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It Started With An Itch – Part IV

It Started With An Itch – Part IV

Part IV Of Gary’s Blog Looks At Taking His First Track Plan from Paper To Baseboard…

‘Bartlow End’ looked fine, on paper, but converting that design into the physical was going to be quite a challenge. Although I could make a computer dance on tip toe from a coding point of view, all the wires inside the tin had me totally mystified. The same went for woodwork, Sure I could sit on a chair, but make one? Then there was welding (Ok soldering) to be considered, as well as populating a landscape with hills, rivers, paths etc. A sinking feeling came over me. I had barely touched a saw or screwdriver since leaving school donkey’s year back, and I had been totally useless with them then. Now, as well as woodwork, I was faced with a long list of additional new skills to acquire; electrical wiring, soldering, landscaping … the list just kept running on, and, apart from spending three terms planning a piece of wood to death (It refused to be square on all four sides), I had never done any of them before. Equally, as my toolbox held only a saw and a small hammer, I lacked many of the tools that I would need.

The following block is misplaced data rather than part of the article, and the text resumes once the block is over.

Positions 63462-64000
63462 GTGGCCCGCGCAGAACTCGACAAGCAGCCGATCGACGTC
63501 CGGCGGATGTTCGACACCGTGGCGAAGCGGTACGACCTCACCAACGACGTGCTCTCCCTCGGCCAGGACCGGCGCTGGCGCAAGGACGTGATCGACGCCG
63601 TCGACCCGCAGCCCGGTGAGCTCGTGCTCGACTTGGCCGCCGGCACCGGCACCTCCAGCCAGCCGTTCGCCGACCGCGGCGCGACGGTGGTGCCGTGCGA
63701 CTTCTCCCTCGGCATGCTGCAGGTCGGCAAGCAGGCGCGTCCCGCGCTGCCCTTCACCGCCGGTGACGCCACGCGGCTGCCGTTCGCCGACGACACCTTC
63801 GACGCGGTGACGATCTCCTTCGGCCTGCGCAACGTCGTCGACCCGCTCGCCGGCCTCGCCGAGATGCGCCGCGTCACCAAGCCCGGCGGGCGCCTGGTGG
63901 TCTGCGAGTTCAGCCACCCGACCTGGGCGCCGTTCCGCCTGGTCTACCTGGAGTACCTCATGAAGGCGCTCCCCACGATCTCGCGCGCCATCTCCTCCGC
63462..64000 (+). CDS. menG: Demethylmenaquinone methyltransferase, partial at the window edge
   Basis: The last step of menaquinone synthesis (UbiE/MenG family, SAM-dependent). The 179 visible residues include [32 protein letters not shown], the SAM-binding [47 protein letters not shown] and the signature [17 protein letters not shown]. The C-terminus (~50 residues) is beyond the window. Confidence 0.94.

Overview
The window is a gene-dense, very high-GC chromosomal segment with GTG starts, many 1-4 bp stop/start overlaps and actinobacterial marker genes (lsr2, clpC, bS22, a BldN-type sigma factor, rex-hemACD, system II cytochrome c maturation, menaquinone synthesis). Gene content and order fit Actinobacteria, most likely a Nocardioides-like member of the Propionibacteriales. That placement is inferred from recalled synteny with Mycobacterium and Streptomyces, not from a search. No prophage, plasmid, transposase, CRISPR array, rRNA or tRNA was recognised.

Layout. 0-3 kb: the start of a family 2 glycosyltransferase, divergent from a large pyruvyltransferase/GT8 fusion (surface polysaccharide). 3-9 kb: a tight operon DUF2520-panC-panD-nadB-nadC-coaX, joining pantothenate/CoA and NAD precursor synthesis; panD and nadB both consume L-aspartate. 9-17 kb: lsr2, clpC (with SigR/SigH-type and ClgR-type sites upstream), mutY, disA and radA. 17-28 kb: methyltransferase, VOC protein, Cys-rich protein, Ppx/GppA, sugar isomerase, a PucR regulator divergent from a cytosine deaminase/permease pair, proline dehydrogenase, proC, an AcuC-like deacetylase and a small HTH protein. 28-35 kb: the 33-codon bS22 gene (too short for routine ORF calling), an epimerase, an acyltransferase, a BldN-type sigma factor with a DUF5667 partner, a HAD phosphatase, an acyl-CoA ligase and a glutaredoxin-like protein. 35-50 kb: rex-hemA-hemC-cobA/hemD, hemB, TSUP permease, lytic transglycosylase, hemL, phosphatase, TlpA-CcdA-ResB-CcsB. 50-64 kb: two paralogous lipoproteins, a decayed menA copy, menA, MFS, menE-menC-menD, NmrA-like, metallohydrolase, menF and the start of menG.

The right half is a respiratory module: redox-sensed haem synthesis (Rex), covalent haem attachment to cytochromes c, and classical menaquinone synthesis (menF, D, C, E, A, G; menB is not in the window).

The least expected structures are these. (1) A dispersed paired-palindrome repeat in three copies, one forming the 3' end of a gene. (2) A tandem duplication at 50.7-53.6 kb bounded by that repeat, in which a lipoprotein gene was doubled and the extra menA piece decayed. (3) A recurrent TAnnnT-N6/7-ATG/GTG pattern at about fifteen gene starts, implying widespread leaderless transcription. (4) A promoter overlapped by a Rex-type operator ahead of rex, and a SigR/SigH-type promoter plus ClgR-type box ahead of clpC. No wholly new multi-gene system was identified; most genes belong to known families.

This was going to fun!

It was also going to be interesting as my first problem, how to get a 4ft by 8ft lump of insulation board up the stairs in one piece, was already causing a headache. One of Laurie’s videos had explained how to make a lightweight baseboard using this material and I was keen to give it a go, But, a very tight landing wasn’t interested at all in playing the game. So, my hands got reintroduced to a saw and, several wounded fingers later, one piece of Celotex had become two and my first challenge, in what was evidently going to be a long running series, had been solved!